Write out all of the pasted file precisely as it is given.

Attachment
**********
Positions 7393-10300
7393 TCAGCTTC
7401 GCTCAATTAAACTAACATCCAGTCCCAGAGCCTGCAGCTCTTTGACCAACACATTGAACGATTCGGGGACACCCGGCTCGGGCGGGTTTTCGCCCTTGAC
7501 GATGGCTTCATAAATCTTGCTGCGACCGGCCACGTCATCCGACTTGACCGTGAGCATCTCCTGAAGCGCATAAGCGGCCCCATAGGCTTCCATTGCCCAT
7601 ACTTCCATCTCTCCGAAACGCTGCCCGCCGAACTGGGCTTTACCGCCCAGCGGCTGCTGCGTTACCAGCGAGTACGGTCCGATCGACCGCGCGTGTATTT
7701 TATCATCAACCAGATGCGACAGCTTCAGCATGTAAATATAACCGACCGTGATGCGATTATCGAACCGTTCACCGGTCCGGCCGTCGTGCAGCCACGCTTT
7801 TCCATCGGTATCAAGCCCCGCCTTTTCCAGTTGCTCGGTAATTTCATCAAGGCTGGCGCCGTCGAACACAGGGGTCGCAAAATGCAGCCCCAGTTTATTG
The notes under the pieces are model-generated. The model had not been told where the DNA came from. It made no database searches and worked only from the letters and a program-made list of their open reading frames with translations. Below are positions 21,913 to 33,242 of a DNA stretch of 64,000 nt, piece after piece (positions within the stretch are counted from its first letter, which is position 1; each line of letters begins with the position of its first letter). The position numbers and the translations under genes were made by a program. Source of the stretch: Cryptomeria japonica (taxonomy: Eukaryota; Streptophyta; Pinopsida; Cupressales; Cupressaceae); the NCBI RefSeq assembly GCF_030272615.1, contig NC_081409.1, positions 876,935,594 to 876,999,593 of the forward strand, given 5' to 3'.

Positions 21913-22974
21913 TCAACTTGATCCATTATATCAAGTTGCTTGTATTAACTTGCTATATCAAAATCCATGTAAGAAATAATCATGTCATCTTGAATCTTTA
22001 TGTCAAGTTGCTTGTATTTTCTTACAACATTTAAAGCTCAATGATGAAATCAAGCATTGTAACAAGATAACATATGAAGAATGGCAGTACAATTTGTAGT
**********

Positions 7393-10300
7393 TCAGCTTC
7401 GCTCAATTAAACTAACATCCAGTCCCAGAGCCTGCAGCTCTTTGACCAACACATTGAACGATTCGGGGACACCCGGCTCGGGCGGGTTTTCGCCCTTGAC
7501 GATGGCTTCATAAATCTTGCTGCGACCGGCCACGTCATCCGACTTGACCGTGAGCATCTCCTGAAGCGCATAAGCGGCCCCATAGGCTTCCATTGCCCAT
7601 ACTTCCATCTCTCCGAAACGCTGCCCGCCGAACTGGGCTTTACCGCCCAGCGGCTGCTGCGTTACCAGCGAGTACGGTCCGATCGACCGCGCGTGTATTT
7701 TATCATCAACCAGATGCGACAGCTTCAGCATGTAAATATAACCGACCGTGATGCGATTATCGAACCGTTCACCGGTCCGGCCGTCGTGCAGCCACGCTTT
7801 TCCATCGGTATCAAGCCCCGCCTTTTCCAGTTGCTCGGTAATTTCATCAAGGCTGGCGCCGTCGAACACAGGGGTCGCAAAATGCAGCCCCAGTTTATTG
The notes under the pieces are model-generated. The model had not been told where the DNA came from. It made no database searches and worked only from the letters and a program-made list of their open reading frames with translations. Below are positions 21,913 to 33,242 of a DNA stretch of 64,000 nt, piece after piece (positions within the stretch are counted from its first letter, which is position 1; each line of letters begins with the position of its first letter). The position numbers and the translations under genes were made by a program. Source of the stretch: Cryptomeria japonica (taxonomy: Eukaryota; Streptophyta; Pinopsida; Cupressales; Cupressaceae); the NCBI RefSeq assembly GCF_030272615.1, contig NC_081409.1, positions 876,935,594 to 876,999,593 of the forward strand, given 5' to 3'.

Positions 21913-22974
21913 TCAACTTGATCCATTATATCAAGTTGCTTGTATTAACTTGCTATATCAAAATCCATGTAAGAAATAATCATGTCATCTTGAATCTTTA
22001 TGTCAAGTTGCTTGTATTTTCTTACAACATTTAAAGCTCAATGATGAAATCAAGCATTGTAACAAGATAACATATGAAGAATGGCAGTACAATTTGTAGT